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Antioxidants: what they are and what role they play in nutrition

Antioxidants: what they are and what role they play in nutrition

Animals also suffer from cellular ageing, which does not consist in the appearance of grey hairs, but in a series of changes in their bodies, such as cell injuries or destruction and enzyme inhibitors that decrease their immunological defences and some of their physiological functions, and increase the frequency of illnesses.

Anti-aging treatment in animals must be aimed at slowing down typical biological processes of their age and eliminating geriatric diseases. This is the reason why the term “"antioxidant"” is used so frequently in animal nutrition.

Nowadays, the most common antioxidants are Vitamin C and E, carotenoids, selenium, zinc, copper, and the most recent – bioflavonoids.

The function of antioxidants is to prevent the formation of free radicals, or, at least, to try to catch them in order to avoid their potential effects. Free radicals are formed by a small percentage of the oxygen we intake; one of the small effects they have on our organism is to alter lipids (fats), which damage and even kill the membrane cell and may trigger cancer.

On the other side, bioflavonoids are a group of natural vegetable-based substances that can be found in a large number of nutrients, such as fruit and vegetables. Bioflavonoids have many biological, pharmacological and medical properties.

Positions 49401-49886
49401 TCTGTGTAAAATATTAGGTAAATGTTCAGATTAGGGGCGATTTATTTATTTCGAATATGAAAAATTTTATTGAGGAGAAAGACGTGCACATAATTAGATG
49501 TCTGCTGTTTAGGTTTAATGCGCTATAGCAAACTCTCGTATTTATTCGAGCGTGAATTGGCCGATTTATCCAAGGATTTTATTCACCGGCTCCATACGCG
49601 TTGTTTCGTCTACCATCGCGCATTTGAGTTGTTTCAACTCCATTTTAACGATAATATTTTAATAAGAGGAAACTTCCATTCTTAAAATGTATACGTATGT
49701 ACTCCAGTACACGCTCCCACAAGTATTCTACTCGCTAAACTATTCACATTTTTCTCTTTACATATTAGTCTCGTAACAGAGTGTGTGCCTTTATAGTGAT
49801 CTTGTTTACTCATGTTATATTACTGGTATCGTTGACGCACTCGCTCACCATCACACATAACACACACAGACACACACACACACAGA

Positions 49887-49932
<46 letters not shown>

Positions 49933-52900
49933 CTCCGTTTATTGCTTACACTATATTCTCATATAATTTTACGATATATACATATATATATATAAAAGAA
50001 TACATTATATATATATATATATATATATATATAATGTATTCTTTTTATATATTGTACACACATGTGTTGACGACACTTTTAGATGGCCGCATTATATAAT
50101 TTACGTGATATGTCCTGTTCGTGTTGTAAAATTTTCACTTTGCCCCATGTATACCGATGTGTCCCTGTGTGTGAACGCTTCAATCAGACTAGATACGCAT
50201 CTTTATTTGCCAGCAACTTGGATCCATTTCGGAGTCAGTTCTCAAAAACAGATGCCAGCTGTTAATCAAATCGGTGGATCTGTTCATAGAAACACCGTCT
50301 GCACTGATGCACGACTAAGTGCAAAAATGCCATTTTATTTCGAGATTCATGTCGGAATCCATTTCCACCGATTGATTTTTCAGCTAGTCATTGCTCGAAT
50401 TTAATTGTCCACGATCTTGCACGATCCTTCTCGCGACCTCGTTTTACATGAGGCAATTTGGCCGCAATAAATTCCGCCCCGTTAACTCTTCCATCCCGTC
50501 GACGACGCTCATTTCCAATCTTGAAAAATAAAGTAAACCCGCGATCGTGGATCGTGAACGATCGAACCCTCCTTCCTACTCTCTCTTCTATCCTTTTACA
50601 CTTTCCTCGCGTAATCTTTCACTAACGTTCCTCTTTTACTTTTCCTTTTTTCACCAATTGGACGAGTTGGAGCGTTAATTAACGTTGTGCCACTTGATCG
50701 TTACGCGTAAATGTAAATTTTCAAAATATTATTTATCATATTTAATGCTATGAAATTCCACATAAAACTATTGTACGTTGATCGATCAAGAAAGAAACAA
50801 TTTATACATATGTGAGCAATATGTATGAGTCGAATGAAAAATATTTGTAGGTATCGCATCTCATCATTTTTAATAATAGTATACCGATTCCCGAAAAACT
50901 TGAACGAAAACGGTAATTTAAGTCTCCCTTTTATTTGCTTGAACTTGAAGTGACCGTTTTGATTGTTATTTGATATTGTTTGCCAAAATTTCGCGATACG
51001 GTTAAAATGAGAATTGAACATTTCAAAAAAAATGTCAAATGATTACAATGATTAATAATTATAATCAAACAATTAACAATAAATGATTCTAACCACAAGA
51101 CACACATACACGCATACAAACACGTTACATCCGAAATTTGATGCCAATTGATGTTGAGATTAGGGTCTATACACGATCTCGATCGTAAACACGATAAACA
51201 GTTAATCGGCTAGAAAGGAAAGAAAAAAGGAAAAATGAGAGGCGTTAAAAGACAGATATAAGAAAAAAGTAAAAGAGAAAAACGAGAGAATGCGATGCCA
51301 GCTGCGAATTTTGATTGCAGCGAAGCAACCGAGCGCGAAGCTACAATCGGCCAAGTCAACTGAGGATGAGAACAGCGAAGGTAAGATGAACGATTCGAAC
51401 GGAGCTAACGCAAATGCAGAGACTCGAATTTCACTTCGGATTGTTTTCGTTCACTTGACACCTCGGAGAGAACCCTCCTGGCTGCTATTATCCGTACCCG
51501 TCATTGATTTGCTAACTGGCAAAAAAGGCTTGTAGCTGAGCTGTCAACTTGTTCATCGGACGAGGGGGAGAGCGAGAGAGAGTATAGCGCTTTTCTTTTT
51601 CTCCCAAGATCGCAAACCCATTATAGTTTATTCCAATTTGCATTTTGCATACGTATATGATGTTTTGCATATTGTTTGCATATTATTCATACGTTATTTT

The antioxidant effect of bioflavonoids resides in their ability to catch free radicals and to absorb metals, thereby avoiding the effects they have on cells, such as enzyme inhibitors, cell injuries, carcinogenic actions, and so on. But in addition to this remarkable antioxidant function, these substances have other equally important functions that help to avoid or to slow down cellular ageing and to improve the health of animals.

Among all these functions, the most outstanding are the improvement of immunity, a better capacity in facing pathologies, the inhibition of histamine, a substance that causes itching and swelling during an allergic reaction, the anti-inflammatory effect on arthritis or arthrosis, the anticancer effect provided by their ability to improve the natural defences of the organism or by their antioxidant effect, their effectiveness in the prevention and treatment of certain liver diseases and cardiac arrhythmias or other pathologies of the cardiovascular system, as well as the prevention of cataracts caused by diabetes.